Unfortunately, though, it's doubtful that Facebook and Twitter make us more likely to engage substantively with people who don't already think just like us. Legal scholar Cass Sunstein once went so far as to argue that the Internet was only balkanizing society -- creating ever more isolated communities who only link to others with similar ideologies. His argument has been strongly contested. But here's a litmus test. If you're a Democrat, how often did your friends post links sympathetically portraying the views of people like Sharron Angle? And if you're a Republican, how often did friends send you admiring articles about health care reform?
A few innovative organizations circumvent this challenge by correctly identifying what can more easily travel across online political and cultural divides -- not ideas, but people. Friendfactor, a start-up social network for gay rights, seeks to broaden support from straight communities by centering its messaging strategy on people instead of politics (disclosure: I'm an adviser). The distinction is key. Gay people on the site are not explicitly asking their straight friends to change their mind about the politics of gay rights, or to declare their own position on the issue. Instead, they're asking for personal support, a request that's much harder to ignore.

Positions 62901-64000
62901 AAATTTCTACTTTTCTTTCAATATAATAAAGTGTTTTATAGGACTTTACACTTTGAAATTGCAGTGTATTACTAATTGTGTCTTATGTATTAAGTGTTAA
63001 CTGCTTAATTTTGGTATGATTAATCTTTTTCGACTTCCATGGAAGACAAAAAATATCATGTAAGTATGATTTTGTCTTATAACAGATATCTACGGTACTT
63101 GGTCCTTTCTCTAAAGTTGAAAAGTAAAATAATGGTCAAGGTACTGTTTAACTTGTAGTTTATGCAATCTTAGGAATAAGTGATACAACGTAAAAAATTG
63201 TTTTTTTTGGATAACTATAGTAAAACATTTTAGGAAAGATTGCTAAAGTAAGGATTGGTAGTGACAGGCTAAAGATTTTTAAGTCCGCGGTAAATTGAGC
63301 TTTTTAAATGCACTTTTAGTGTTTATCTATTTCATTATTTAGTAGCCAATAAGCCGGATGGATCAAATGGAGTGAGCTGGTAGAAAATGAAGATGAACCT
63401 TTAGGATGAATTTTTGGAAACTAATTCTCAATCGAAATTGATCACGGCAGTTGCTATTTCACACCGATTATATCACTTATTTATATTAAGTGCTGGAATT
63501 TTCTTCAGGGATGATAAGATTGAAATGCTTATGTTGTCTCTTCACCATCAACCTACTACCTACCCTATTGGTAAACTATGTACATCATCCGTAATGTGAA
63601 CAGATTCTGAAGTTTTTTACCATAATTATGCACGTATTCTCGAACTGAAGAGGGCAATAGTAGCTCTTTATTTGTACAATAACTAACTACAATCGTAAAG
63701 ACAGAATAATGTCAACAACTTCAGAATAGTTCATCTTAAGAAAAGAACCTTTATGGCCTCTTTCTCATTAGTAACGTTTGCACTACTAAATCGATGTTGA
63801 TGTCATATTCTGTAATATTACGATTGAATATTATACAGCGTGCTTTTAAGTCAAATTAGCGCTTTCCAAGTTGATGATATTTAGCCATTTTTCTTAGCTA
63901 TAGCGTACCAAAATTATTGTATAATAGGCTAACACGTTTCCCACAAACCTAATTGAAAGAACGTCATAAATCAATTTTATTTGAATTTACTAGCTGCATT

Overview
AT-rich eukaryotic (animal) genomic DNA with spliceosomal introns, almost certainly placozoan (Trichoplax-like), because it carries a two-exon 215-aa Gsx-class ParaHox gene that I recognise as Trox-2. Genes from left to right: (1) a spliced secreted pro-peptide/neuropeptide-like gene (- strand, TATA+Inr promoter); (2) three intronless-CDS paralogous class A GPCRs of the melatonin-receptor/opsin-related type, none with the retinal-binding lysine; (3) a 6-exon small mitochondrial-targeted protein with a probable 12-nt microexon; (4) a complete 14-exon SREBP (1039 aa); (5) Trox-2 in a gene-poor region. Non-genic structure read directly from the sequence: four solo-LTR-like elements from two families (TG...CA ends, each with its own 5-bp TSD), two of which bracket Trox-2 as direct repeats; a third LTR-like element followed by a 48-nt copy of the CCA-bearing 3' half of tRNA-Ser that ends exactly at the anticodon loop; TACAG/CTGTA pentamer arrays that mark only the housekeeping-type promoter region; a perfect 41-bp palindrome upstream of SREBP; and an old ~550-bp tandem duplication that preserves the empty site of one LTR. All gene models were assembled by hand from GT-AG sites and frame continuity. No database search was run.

People to people connections online: effective and incredibly promising. People pushing political/ideological ideas: much more difficult.
Claim #3. Social Media Enables us to "Crowdsource" Cause-Based Fundraising
The Reality: This is one that's actually true. But again, the hype exceeds reality. One needs only to look at the relatively modest amount of money raised on sites like Causes.com and Facebook groups to glean what most non-profit fundraisers already know. When it comes to internet-based fundraising, we've got a long way to go.
In this respect, Gladwell is partially correct. It's easy to buy widgets online, but we're only likely to take a significant action (like donating money) when the interaction is more than skin deep -- which is not yet social media's strong suit. For example, Groupon.com has been wildly profitable by enabling group purchases for discounted products and services from local vendors. But Groupon's founder Andrew Mason also tried his hand with a similar business to facilitate crowd-sourcing for cause-based fundraising and campaigns. The site, called the Point.com, has experienced nowhere near as much traffic or traction.
Once more, though, the lesson is not about strong or weak ties; it's about putting people and stories rather than just ideas at the heart of the appeal. Users are eager to make microloans to poor-country entrepreneurs on Kiva.org because they can see the photo and story of the individual who will benefit. By contrast, donating to charity online often still feels like an abstract intellectual exercise.